Sure enough, it did come in handy later--but when I needed it there was of course another Hammer, lying conveniently on the ground just before an encounter with an enemy who could only be defeated using the Hammer.
I felt cheated. As a designer, I understood what had happened: if the player was to experience an interesting special encounter (we've got to get this enemy out in the open and then use the Hammer), they couldn't risk the player not having the weapon handy. But in making sure anybody playing the game had access to the Hammer when they needed it, the game also removed any sense of reward for my own initiative to keep the weapon.
Certainly I don't suggest that players just be screwed over with an unwinnable encounter without the Hammer--but couldn't the encounter (or similar encounter) be structured to reward cleverness or foresight, while still allowing other players an alternate, possibly more difficult solution to the problem? Say if you didn't keep the Hammer, you might still be able to whittle the Berserker's health down conventionally, or there might be another entertainingly "hardcore" method of dispatching it, like crushing it with a boulder.
Choice needs to come with its own realm of variable performance. In order that there be real benefit to cleverness, to foresight, not all players can reap the rewards.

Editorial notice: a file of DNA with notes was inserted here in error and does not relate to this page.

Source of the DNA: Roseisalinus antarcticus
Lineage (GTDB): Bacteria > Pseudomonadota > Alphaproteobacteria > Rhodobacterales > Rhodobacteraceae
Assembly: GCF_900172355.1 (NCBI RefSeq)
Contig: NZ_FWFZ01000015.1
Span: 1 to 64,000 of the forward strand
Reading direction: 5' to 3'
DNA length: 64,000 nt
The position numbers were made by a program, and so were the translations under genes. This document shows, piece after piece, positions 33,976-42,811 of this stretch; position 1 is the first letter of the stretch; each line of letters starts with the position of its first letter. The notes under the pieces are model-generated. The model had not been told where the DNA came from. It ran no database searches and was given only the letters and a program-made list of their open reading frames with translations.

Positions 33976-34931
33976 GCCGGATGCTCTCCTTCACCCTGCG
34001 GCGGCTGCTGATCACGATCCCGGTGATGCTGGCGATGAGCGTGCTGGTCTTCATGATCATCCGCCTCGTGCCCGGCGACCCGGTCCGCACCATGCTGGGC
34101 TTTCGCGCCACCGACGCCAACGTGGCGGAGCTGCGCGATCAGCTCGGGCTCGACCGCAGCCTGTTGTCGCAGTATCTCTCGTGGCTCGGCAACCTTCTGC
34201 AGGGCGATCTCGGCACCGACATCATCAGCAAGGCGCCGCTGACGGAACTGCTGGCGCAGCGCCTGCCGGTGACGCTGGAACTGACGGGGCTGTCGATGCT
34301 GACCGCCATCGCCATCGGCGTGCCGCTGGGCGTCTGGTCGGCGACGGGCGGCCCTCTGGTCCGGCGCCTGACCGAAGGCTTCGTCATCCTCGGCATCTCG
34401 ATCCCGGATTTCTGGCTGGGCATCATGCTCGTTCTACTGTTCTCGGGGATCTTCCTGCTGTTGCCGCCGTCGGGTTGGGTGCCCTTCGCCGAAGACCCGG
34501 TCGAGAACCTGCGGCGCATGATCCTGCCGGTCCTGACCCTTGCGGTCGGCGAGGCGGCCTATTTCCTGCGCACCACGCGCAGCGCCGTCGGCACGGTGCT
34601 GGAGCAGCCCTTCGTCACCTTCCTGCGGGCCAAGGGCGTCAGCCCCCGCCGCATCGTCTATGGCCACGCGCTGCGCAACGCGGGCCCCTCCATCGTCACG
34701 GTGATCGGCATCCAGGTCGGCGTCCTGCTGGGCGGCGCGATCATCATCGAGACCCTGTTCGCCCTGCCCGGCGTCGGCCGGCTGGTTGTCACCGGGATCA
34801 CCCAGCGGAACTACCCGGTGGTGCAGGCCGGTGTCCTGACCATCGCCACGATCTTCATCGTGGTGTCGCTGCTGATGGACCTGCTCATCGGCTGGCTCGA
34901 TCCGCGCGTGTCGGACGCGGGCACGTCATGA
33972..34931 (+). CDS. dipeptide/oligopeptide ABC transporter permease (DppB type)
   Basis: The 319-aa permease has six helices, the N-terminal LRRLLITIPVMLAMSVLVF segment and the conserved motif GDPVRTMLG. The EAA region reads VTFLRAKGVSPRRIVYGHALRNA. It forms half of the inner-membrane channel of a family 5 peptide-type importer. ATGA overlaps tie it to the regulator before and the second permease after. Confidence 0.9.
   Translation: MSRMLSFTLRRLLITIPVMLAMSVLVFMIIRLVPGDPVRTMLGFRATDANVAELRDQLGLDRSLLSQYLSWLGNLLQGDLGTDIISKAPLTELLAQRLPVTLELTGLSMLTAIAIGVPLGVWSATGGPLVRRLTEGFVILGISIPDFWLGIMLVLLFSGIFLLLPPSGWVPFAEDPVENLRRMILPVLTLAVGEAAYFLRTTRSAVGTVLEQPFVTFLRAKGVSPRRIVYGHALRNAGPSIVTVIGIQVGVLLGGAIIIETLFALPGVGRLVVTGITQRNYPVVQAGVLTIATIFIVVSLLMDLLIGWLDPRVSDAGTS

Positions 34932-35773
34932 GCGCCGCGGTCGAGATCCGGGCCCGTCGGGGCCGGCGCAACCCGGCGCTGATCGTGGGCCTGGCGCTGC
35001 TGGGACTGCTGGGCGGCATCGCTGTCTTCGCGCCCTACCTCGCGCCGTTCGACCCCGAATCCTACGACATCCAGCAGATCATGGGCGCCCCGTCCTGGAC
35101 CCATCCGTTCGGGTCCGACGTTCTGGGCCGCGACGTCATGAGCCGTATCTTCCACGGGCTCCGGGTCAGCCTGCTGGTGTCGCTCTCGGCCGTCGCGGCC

A positive example is in RE4, with the multi-part treasures: if Leon held off on selling what looked to be components of a larger whole, he'd make considerably more money later, once he had assembled all the pieces. Perhaps unsurprisingly, this element has been "streamlined" out of RE5. Sooner or later we'll get to "streamlining" most anything resembling a conscious decision or choice out of mainstream games, but it doesn't have to be this way.
To restate the above points: the essence of a game apart from traditional media is the player's interaction. The more a game allows the player to choose, to drive the story, the more it is a game and not a counterfeit of filmic experience.
If the player is to drive the narrative, he will likely require a greater range of possible interactions with the world--something to do that replaces the "cinematic" straitjacket of before--and these interactions will comprise much of the meat of the game, moment to moment.
If then the player is in the driver's seat and has an array of skills and interactions available, the final step in adding depth to the play experience is to take the training wheels off, allowing variable performance beyond rote or mechanical. Hope springs eternal.